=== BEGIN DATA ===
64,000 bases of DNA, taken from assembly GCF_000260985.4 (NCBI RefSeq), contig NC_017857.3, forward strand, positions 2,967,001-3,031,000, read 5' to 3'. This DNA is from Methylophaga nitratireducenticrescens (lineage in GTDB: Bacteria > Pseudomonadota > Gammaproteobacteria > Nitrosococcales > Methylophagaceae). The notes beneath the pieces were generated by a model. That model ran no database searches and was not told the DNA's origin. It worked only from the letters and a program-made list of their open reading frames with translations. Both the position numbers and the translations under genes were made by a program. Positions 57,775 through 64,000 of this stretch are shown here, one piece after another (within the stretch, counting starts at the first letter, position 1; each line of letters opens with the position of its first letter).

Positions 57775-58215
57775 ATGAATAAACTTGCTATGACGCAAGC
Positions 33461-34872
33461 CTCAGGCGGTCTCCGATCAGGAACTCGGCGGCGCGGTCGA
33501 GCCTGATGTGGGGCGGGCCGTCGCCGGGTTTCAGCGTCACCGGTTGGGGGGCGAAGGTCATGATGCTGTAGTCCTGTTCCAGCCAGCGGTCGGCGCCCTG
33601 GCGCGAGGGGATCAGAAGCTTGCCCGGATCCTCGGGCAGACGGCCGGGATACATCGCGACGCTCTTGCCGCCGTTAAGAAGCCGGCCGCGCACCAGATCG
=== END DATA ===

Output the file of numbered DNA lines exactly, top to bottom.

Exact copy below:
64,000 bases of DNA, taken from assembly GCF_000260985.4 (NCBI RefSeq), contig NC_017857.3, forward strand, positions 2,967,001-3,031,000, read 5' to 3'. This DNA is from Methylophaga nitratireducenticrescens (lineage in GTDB: Bacteria > Pseudomonadota > Gammaproteobacteria > Nitrosococcales > Methylophagaceae). The notes beneath the pieces were generated by a model. That model ran no database searches and was not told the DNA's origin. It worked only from the letters and a program-made list of their open reading frames with translations. Both the position numbers and the translations under genes were made by a program. Positions 57,775 through 64,000 of this stretch are shown here, one piece after another (within the stretch, counting starts at the first letter, position 1; each line of letters opens with the position of its first letter).

Positions 57775-58215
57775 ATGAATAAACTTGCTATGACGCAAGC
Positions 33461-34872
33461 CTCAGGCGGTCTCCGATCAGGAACTCGGCGGCGCGGTCGA
33501 GCCTGATGTGGGGCGGGCCGTCGCCGGGTTTCAGCGTCACCGGTTGGGGGGCGAAGGTCATGATGCTGTAGTCCTGTTCCAGCCAGCGGTCGGCGCCCTG
33601 GCGCGAGGGGATCAGAAGCTTGCCCGGATCCTCGGGCAGACGGCCGGGATACATCGCGACGCTCTTGCCGCCGTTAAGAAGCCGGCCGCGCACCAGATCG